Those companies that had 10% to 20% of the GPS market with hybrid Loran GPS units
      when the Loran was deactivated and lost their markets due to the Loran deactivation should be recognized for the unlawful Loran system shutdown and the economic losses they suffered. Though it is the flying public, not having the reliability and simplicity of use of the Loran system available that need to be made whole by reactivating the Loran system.

      Being from Kansas, I can only assume Mr. Lloyd works for Garmin or one of the airlines.
      No other General Aviation pilots I know have a use for ADS-B or NextGen as presented.
      I doubt it is the airlines. Even they do not like wasting money.

      • Charles Lloyd says


        I use my Skylane to go from Point A to Point B. These trips range from the central US to all four corners of the US. I do file IFR and fly in the clouds. No I do not go when there is icing or thunderstorm that can not be circumnavigated. Richard Collins used to fly all over the US in a singe engine airplane before he retired. Yes, it can be done with proper risk assessment. I have never lost the GPS signal in flying 1,500 hours over a 13 years with a Garmin 430 and 530.

        You are almost correct on the airspace where ADS-B will not be required. In Class E Airspace below 10,000 feet and no higher than 2,500 AGL at altitudes above 10,000 feet, or in Class G Airspace. I can live with installing ADS-B equipment in my Skylane for my type flying.

        I learned to fly in an Aeronca Champ with no electrical system. It was all finger on the map pilotage and DR navigation, and no I do not want to go back to those “Good Old Days.”

        As to LORAN usage. I flew in LORAN equipped Citations on demonstration flights all over the US. When you entered clouds or precipitation the signal went away. LORAN is not the end all be all.

        I flew seven years for a fractional aircraft operator in Citations with one Flight Management System whose primary sensor was a GPS receiver. Only twice during that time did the single FMS installation fail. We had VOR backups. Dual GPS receivers would be nice.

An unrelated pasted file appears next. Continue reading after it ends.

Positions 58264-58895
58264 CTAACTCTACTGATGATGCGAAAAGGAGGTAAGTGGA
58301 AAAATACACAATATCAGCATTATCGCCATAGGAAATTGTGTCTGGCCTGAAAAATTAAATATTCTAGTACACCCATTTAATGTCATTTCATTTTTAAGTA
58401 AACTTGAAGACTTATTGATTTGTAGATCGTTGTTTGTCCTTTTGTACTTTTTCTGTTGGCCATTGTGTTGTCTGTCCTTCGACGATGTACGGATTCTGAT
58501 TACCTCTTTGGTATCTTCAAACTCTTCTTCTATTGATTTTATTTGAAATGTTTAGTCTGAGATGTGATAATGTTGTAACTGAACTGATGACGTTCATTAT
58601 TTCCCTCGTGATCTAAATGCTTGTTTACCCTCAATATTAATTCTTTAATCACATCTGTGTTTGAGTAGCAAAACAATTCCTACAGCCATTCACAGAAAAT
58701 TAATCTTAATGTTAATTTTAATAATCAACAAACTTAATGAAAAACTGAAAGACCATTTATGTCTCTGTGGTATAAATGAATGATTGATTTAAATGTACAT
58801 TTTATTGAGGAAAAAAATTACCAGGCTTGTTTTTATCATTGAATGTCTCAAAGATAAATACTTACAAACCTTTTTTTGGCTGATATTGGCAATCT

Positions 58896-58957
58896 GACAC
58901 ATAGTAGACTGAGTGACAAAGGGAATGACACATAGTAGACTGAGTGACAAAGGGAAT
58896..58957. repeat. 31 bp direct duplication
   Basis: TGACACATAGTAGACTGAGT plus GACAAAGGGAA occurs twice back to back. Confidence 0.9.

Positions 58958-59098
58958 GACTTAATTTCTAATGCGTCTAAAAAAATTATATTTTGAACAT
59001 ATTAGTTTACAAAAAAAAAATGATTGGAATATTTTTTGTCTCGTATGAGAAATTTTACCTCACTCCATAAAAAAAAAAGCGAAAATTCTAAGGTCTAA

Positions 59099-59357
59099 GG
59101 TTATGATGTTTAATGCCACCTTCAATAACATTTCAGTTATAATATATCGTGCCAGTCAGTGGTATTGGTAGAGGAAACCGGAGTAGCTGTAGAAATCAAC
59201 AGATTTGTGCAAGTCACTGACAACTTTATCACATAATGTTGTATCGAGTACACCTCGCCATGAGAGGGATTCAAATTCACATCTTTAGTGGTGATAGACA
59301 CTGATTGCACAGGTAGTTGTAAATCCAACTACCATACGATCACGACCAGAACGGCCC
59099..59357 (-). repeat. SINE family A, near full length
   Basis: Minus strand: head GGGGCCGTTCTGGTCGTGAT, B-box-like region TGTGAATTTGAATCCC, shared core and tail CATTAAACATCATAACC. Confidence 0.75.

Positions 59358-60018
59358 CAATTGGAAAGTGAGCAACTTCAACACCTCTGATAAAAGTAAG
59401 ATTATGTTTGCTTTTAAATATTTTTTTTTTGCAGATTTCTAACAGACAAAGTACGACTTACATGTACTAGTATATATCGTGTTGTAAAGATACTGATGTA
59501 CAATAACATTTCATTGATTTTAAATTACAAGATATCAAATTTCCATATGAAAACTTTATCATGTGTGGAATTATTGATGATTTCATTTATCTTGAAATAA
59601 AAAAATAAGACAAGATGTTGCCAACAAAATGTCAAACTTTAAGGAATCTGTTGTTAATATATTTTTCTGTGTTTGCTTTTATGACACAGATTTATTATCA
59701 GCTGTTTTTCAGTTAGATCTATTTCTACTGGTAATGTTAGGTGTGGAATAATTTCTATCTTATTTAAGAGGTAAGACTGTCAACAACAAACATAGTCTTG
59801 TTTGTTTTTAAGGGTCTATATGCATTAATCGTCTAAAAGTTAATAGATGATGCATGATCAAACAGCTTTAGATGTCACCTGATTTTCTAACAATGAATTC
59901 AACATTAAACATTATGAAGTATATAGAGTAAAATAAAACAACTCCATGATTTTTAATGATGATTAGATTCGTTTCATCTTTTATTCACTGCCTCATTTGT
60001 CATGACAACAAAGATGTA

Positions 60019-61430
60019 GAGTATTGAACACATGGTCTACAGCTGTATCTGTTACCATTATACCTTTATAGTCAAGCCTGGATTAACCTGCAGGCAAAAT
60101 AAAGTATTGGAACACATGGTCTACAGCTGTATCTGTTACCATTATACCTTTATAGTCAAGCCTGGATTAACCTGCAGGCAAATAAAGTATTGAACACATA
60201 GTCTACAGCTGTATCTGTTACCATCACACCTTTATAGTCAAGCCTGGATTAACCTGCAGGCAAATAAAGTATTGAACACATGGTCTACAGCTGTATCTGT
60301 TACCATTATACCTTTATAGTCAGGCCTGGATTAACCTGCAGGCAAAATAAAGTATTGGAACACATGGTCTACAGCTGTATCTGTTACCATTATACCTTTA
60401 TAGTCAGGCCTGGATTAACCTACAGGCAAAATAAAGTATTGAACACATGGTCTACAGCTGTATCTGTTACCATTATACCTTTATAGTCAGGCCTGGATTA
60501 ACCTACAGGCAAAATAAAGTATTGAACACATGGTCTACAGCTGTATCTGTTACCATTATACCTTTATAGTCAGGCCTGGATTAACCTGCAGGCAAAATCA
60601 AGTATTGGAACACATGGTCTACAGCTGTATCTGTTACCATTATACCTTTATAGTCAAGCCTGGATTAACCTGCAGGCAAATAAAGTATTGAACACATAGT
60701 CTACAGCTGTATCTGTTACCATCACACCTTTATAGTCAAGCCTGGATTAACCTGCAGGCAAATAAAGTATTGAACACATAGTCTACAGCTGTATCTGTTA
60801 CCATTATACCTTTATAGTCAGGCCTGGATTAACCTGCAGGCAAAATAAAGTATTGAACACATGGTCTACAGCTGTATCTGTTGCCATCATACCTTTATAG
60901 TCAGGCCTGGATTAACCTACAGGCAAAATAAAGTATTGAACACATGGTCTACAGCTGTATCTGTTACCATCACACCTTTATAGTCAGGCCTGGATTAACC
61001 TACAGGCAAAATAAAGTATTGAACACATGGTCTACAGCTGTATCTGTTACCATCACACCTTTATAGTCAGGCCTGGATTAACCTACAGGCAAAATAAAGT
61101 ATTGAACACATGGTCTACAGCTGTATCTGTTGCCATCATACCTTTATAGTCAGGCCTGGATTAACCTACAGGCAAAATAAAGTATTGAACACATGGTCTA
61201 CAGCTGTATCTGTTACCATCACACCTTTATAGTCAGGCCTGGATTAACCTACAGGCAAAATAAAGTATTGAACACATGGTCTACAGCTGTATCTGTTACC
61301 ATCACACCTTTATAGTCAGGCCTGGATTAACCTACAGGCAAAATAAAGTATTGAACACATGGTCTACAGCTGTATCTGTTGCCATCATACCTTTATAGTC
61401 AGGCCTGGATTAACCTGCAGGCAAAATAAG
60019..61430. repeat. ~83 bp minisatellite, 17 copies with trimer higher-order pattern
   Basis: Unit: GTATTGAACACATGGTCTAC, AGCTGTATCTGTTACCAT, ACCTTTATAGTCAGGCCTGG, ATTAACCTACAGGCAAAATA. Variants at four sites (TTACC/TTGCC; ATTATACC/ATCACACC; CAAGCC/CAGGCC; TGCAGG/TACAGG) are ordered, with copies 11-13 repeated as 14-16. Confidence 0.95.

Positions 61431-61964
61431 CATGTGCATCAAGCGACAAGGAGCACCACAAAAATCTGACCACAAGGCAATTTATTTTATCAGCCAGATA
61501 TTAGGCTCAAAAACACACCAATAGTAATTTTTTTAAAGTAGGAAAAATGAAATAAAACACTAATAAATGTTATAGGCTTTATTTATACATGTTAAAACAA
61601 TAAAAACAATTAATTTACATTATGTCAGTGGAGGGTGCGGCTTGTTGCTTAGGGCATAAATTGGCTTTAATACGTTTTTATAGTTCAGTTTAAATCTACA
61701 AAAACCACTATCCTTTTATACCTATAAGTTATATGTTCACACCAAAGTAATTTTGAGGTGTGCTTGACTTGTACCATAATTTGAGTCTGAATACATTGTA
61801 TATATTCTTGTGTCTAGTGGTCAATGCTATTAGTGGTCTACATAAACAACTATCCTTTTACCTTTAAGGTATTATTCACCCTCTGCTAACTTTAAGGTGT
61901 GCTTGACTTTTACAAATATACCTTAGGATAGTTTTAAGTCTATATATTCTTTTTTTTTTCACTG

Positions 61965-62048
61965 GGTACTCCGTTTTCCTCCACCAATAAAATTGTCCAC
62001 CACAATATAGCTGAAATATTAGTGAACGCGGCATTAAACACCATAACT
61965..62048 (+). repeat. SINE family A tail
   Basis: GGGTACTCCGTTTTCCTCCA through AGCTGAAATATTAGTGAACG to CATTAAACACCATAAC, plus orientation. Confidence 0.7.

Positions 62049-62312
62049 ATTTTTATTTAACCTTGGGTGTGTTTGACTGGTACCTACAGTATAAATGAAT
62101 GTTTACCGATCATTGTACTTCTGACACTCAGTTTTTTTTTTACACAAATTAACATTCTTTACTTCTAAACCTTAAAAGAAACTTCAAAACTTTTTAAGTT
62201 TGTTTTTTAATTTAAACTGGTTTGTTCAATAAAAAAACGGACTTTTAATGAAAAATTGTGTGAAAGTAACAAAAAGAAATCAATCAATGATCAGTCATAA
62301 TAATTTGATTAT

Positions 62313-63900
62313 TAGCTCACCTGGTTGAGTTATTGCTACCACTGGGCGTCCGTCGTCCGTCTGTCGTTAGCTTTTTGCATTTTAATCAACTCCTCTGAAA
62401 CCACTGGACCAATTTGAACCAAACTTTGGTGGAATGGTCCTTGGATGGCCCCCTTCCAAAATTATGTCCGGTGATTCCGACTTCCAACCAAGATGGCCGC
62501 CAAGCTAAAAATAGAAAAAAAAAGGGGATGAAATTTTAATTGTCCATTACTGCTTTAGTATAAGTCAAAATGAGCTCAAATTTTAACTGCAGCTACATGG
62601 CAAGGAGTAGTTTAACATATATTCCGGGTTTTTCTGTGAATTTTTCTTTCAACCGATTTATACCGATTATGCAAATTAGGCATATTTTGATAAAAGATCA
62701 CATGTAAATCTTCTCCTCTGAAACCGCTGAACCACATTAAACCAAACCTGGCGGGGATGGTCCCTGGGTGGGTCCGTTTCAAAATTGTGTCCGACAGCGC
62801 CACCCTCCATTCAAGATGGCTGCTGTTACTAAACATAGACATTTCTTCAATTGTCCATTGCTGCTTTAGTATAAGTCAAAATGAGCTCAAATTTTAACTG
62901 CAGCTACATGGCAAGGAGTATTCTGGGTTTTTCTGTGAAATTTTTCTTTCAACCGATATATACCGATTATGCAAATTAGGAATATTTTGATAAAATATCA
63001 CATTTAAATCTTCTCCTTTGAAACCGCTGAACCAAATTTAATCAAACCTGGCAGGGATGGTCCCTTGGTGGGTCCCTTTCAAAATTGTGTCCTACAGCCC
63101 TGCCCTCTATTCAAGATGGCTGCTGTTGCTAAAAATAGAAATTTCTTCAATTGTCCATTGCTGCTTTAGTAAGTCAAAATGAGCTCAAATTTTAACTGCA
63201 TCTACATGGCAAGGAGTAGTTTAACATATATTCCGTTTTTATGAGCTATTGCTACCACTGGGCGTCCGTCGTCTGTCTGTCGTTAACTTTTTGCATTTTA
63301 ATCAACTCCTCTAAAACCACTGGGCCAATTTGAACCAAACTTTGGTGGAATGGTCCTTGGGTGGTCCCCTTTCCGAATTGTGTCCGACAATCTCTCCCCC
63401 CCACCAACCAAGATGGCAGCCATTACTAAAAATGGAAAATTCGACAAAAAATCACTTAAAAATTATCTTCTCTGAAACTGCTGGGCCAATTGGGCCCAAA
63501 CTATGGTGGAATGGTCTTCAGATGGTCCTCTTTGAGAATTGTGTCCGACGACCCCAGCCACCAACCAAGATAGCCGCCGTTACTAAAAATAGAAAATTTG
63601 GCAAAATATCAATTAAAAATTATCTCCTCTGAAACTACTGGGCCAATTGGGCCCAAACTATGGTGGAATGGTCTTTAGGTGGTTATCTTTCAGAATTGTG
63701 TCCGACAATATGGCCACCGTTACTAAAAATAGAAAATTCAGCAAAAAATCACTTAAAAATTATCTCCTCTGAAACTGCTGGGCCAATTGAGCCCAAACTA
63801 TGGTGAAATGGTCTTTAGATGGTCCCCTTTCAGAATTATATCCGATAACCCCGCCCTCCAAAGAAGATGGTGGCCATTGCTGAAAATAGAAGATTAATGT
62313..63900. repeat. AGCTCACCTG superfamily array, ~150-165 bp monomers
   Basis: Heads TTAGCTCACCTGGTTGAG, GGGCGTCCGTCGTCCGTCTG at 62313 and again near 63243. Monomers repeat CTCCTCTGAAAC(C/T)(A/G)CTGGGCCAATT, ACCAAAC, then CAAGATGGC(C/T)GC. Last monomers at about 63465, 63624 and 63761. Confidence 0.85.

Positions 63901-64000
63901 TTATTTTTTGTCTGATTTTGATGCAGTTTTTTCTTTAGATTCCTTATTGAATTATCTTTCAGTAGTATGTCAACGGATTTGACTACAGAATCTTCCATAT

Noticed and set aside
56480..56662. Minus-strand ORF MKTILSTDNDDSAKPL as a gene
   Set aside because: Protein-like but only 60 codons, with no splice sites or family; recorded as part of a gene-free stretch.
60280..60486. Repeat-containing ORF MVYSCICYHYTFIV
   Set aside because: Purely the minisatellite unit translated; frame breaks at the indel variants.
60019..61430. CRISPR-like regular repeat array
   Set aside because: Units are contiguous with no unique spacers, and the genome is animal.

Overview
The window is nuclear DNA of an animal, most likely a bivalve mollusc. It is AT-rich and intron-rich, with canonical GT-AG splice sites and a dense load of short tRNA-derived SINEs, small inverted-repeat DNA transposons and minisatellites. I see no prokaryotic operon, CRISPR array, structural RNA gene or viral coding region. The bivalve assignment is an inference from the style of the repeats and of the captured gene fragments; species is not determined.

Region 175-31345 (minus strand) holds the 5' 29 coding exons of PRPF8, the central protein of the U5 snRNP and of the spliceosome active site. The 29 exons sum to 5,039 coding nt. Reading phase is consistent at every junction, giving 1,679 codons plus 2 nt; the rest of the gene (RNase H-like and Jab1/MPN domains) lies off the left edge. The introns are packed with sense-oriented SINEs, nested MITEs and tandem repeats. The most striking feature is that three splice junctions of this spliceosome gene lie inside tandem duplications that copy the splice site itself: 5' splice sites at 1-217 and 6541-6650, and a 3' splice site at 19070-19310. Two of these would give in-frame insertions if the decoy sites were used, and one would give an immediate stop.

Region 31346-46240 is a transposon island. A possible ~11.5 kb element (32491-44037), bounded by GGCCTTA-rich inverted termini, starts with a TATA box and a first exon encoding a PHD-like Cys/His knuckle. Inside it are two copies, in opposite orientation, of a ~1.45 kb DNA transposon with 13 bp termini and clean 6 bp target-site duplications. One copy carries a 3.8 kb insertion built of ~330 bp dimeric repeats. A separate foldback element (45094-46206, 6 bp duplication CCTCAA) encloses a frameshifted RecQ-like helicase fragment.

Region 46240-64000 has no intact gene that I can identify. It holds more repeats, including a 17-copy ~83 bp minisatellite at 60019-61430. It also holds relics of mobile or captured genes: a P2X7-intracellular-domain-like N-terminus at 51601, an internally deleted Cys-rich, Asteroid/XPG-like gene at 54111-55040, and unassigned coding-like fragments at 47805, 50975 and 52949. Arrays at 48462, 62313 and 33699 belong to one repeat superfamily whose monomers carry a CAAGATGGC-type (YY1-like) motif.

No I have never been a Garmin or scheduled airline employee. How did you come to the conclusion that I was spouting a employer’s line.

        Terry, good luck to you and enjoy your flying adventures. I am out of here.

        Fly Safe,

  4. Terry D Welander says

    I apologize for using the word stupid. Your fuzzy, feel good article on Nextgen which is just not real brings out the realist and competitor in me. Keep it real and I will never have a reason to respond. Please, save me the effort of having to provide what I know to be the real situation in the future.

  5. Terry D Welander says

    Not talking about the Nextgen shortcomings will get you not only nothing, but scorn from the informed. Specifically, relying on GPS in bad weather is just plain stupid, or what is going on with all single GPS units aboard aircraft, the overwhelming majority. Also relying on an algorithm to get you safely on the ground is also very stupid. Though, two algorithms may be safe. But it will likely be a generation or at least a long time before a two algorithm or two GPS system will be affordable in most aircraft. Keeping it real will help avoid inevitable mishaps by avoiding these highly dangerous shortcomings up front and insuring truly safe solutions are in place; not yet, not for a long, long time based on my readings.